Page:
THE Brexit battlelines will become even clearer this week when both Theresa May and Jeremy Corbyn will make setpiece speeches.
First out of the blocks will be the Labour leader who intends to advocate Britain remaining in a customs union with the EU after Brexit – a ploy to win over Remain-supporting Tory MPs like Ken Clarke and Anna Soubry.
Mr Corbyn will be followed by the Prime Minister who intends to seek Cabinet approval for her latest negotiating position on Thursday before travelling to the North East to set out her plans. She said over the weekend that the country’s best days “really do lie ahead of us”.
However this won’t be the case if she is unable to win backing for her strategy as Labour and rebel Tories attempt to force a Commons vote on future customs arrangements as part of the Trade Bill currently passing through Parliament.
The fact that Dr Liam Fox, the International Trade Secretary, can’t specify a date for a vote – he says “we want to persuade our colleagues of the merit of the proposal before taking it forward” – is very discouraging.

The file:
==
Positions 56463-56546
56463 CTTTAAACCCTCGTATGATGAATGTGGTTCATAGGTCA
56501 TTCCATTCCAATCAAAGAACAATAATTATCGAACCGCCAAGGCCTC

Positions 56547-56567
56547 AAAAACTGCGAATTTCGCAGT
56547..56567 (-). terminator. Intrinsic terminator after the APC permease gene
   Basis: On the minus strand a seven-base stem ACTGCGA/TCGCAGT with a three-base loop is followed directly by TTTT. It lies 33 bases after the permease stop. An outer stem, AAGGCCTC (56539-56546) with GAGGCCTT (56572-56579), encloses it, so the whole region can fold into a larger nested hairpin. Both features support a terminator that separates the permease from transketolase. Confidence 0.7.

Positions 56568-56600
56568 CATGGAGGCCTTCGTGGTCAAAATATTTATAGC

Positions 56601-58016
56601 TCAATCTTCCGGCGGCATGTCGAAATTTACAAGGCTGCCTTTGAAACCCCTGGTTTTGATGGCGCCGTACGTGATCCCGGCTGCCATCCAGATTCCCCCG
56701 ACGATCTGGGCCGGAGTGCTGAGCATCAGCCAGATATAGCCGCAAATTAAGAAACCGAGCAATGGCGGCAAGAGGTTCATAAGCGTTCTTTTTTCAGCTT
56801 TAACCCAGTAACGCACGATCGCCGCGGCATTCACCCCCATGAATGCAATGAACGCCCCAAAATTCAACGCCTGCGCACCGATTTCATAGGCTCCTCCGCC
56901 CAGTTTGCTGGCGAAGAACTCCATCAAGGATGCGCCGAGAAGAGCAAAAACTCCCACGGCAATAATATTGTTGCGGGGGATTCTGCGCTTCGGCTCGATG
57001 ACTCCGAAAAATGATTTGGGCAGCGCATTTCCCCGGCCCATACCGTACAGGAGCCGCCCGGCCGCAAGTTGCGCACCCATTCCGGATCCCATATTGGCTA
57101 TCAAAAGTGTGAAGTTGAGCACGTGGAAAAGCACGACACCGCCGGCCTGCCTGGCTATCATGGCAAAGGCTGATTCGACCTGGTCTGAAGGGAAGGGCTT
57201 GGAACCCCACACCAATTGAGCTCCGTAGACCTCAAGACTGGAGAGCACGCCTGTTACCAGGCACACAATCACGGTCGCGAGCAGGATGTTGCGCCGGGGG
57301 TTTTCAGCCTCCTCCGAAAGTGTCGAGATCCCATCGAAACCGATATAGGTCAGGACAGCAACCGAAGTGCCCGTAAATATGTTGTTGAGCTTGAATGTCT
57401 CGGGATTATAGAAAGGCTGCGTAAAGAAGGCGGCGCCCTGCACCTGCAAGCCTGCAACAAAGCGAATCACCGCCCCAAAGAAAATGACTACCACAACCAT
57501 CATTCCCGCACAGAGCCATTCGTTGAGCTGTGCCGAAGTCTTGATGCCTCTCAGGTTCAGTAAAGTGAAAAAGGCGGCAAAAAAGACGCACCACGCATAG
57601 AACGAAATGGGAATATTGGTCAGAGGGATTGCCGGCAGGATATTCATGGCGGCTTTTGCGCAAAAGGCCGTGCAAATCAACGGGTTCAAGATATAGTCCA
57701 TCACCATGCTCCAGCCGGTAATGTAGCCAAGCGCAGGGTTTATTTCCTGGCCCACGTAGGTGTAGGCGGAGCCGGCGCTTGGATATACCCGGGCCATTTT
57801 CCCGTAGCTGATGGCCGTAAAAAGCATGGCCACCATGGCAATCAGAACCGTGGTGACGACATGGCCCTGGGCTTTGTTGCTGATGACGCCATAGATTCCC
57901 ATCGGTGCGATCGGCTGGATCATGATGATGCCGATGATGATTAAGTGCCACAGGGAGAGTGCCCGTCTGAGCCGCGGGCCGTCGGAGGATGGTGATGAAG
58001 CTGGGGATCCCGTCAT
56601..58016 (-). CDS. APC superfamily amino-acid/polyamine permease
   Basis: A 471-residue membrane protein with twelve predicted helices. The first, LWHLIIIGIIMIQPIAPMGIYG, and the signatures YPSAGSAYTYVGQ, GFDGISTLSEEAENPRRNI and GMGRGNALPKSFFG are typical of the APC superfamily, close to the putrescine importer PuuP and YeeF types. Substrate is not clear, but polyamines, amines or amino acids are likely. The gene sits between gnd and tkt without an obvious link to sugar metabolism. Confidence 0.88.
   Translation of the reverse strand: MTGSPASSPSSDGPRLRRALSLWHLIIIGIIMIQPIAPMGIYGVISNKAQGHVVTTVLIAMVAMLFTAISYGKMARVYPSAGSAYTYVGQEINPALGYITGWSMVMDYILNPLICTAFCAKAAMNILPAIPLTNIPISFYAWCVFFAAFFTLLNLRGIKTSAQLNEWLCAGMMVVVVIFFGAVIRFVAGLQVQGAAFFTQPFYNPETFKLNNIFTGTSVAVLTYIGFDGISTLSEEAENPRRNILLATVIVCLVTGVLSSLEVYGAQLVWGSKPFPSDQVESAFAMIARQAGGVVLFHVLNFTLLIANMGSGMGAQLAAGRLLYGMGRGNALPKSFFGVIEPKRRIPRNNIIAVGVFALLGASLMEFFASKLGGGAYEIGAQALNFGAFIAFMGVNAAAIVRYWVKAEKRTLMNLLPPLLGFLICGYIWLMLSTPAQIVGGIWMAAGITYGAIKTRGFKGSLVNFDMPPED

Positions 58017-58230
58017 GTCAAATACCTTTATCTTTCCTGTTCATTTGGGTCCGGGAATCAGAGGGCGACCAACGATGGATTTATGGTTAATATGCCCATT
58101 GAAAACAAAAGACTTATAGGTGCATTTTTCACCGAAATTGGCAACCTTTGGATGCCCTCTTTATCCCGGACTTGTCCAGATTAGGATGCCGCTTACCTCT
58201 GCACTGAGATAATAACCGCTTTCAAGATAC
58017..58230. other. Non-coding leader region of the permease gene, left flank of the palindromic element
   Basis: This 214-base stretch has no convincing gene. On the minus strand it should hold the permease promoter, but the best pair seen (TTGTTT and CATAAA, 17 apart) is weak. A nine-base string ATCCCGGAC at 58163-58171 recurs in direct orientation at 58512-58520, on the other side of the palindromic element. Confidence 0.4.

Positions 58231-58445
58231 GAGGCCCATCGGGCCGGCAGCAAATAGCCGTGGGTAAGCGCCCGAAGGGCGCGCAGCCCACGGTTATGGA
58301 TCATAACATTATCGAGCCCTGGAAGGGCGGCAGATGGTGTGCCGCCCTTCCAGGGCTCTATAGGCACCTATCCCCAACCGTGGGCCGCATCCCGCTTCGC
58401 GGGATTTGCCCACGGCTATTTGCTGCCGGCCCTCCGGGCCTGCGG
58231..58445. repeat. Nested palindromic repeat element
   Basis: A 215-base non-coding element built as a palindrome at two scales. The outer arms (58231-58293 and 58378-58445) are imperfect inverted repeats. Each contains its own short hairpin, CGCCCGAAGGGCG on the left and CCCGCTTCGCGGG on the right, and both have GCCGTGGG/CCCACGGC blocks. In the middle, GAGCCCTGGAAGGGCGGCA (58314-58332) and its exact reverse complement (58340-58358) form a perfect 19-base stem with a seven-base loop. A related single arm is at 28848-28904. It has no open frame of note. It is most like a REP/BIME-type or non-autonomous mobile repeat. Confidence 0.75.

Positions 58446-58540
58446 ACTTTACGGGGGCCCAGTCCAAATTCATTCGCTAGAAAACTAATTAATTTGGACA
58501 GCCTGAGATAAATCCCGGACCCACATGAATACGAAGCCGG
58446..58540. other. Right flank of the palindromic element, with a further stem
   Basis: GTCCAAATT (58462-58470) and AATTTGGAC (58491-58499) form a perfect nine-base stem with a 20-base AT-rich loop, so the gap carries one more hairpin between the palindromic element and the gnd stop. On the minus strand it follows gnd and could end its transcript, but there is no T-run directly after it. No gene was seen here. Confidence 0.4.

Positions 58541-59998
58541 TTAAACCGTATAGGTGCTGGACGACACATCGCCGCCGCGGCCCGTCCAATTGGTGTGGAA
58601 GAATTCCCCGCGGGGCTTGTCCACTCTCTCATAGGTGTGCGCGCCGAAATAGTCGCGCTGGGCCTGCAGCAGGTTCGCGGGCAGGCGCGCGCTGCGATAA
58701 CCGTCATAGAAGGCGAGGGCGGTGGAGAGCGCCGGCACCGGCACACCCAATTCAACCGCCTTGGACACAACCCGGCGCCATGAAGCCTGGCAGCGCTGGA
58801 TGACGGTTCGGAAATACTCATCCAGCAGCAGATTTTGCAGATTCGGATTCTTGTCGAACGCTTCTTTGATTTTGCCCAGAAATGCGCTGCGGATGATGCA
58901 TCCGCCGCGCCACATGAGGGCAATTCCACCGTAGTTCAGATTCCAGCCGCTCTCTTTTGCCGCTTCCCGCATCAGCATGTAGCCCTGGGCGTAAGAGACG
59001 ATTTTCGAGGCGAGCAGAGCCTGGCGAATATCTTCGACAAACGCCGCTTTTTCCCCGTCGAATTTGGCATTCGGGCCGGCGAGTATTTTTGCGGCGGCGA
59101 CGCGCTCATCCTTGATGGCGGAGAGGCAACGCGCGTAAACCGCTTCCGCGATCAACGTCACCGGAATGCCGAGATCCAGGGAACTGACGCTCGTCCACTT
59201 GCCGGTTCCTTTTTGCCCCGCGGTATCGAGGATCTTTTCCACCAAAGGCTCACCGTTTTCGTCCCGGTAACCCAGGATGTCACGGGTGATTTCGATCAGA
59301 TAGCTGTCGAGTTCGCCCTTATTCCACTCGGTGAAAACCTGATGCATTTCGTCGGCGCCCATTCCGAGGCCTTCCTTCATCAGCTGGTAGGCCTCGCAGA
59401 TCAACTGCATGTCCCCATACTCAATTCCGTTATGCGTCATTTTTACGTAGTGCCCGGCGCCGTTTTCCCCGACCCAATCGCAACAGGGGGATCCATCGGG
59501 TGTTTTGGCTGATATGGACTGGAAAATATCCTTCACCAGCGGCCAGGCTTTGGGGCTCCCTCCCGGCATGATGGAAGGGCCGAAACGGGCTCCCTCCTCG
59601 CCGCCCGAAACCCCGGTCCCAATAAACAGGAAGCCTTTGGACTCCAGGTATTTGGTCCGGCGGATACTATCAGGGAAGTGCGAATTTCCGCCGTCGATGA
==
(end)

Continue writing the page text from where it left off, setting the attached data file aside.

After all, it’s unclear whether a Commons vote in favour a customs union that closely aligned existing arrangements would be sufficient to bring down Mrs May’s government or not.
Yet, while this is Mr Corbyn’s intention, he, too, needs to tread carefully. Not only must Labour honour its many supporters who backed Brexit, but the electorate may not forgive any leader who hinders a process that began on June 23, 2016, when the country voted to leave the EU.